Complete Human Genome Sequenced for First Time

by johnsmith

Twenty years after scientists from the Human Genome Project produced the first draft human genome sequence, the Telomere to Telomere (T2T) Consortium has now unveiled a complete version. According to the T2T researchers, having a complete, gap-free sequence of the roughly three billion base pairs in our DNA is critical for understanding the full spectrum of human genomic variation and for understanding the genetic contributions to certain diseases. They have already discovered more than two million additional variants in the human genome and provided more accurate information about the genomic variants within 622 medically relevant genes.

The Telomere to Telomere Consortium published the first complete, gapless sequence of the human genome.

The human genome is made up of just over 6 billion individual letters of DNA — about the same number as other primates like chimps — spread among 23 pairs of chromosomes.

To read a genome, scientists first chop up all that DNA into pieces hundreds to thousands of letters long.

Sequencing machines then read the individual letters in each piece, and researchers try to assemble the pieces in the right order, like putting together an intricate puzzle.

One challenge is that some regions of the genome repeat the same letters over and over again. Repetitive regions include the centromeres, the parts that hold the two strands of chromosomes together and that play crucial roles in cell division, and ribosomal DNA, which provides instructions for the cell’s protein factories. Still other repetitive parts include new genes that may help species adapt.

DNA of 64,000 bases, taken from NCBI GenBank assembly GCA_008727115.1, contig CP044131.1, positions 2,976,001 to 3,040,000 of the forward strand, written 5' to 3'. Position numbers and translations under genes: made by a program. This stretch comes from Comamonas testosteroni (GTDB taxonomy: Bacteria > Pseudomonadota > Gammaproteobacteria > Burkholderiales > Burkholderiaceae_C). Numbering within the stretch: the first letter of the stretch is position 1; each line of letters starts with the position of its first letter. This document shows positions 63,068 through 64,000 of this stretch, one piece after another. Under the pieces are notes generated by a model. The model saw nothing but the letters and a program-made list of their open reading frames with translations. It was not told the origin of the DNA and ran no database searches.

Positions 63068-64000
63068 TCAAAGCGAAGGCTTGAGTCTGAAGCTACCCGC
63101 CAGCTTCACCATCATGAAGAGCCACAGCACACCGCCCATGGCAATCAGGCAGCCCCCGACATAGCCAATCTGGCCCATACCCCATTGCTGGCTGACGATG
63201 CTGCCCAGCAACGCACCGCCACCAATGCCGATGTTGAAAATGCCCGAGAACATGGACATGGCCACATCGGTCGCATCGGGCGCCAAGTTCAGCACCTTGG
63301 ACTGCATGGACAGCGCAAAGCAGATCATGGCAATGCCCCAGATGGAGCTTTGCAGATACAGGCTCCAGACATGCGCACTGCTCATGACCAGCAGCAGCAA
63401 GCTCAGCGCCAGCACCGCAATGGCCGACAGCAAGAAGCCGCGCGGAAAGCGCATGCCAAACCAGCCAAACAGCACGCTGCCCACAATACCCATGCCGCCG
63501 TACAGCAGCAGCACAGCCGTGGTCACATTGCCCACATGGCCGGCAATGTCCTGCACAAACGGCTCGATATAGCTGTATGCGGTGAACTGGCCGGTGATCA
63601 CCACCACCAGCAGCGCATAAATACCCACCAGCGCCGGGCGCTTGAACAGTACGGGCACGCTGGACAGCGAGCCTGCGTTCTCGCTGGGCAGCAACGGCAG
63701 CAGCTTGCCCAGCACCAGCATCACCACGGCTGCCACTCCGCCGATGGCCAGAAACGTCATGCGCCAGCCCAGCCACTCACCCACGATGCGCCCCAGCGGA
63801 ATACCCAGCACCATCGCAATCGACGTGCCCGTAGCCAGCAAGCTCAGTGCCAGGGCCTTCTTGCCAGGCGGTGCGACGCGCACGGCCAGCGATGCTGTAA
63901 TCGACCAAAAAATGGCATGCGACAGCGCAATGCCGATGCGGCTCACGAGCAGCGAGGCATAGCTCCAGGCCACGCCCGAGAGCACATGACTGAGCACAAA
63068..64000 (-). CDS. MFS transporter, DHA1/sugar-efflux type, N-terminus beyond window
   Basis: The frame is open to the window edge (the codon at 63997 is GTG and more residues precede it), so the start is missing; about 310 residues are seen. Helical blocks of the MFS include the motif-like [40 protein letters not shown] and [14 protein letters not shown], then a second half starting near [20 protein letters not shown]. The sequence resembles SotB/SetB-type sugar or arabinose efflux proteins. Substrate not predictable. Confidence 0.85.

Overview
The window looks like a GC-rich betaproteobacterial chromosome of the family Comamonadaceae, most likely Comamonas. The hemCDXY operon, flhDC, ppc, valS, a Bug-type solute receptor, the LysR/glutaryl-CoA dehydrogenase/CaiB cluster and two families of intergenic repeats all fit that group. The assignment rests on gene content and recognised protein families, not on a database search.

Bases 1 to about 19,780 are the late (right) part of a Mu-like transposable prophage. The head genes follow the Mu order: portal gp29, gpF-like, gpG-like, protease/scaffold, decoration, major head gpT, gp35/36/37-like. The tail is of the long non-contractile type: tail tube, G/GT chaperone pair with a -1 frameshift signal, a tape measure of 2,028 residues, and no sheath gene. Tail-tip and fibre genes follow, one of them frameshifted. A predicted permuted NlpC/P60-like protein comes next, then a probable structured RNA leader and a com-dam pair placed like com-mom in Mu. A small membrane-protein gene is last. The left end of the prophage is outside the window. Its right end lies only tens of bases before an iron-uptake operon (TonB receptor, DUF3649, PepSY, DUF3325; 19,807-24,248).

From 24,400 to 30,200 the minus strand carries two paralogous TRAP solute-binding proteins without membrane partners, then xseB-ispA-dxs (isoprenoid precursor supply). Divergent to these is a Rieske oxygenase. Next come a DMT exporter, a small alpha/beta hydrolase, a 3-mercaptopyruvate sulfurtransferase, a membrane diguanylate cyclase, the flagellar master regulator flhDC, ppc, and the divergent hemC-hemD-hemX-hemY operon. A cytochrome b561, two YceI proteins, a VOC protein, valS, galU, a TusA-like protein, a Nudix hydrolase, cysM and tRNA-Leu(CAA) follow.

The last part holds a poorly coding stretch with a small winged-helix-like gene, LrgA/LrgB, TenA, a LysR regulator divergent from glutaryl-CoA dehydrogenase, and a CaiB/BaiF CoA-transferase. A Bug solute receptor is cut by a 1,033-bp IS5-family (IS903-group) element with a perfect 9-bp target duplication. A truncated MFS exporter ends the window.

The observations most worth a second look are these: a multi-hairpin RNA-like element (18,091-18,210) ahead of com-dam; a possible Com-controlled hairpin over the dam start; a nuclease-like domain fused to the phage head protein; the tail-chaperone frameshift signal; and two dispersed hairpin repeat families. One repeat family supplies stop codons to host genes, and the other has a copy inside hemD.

In the past, all that repetition made it impossible to assemble some chopped-up pieces in the correct order. It’s like having identical puzzle pieces — scientists didn’t know which went where, leaving big gaps in the genomic picture.

Another snag: most cells contain two genomes — one from the father and one from the mother. When scientists try to assemble all the pieces, sequences from each parent can mix together, obscuring the actual variation within each individual genome.

“Generating a truly complete human genome sequence represents an incredible scientific achievement, providing the first comprehensive view of our DNA blueprint,” said Dr. Eric Green, director of the National Human Genome Research Institute.

“This foundational information will strengthen the many ongoing efforts to understand all the functional nuances of the human genome, which in turn will empower genetic studies of human disease.”

The now-complete human genome sequence will be particularly valuable for studies that aim to establish comprehensive views of human genomic variation, or how people’s DNA differs.

Such insights are vital for understanding the genetic contributions to certain diseases and for using genome sequence as a routine part of clinical care in the future.

The full sequencing builds upon the work of the Human Genome Project, which mapped about 92% of the genome, and research undertaken since then.

Thousands of researchers have developed better laboratory tools, computational methods and strategic approaches to decipher the complex sequence.

That last 8% includes numerous genes and repetitive DNA and is comparable in size to an entire chromosome.

The T2T researchers generated the complete genome sequence using a human cell line with only one copy of each chromosome, unlike most human cells, which carry two copies of each chromosome.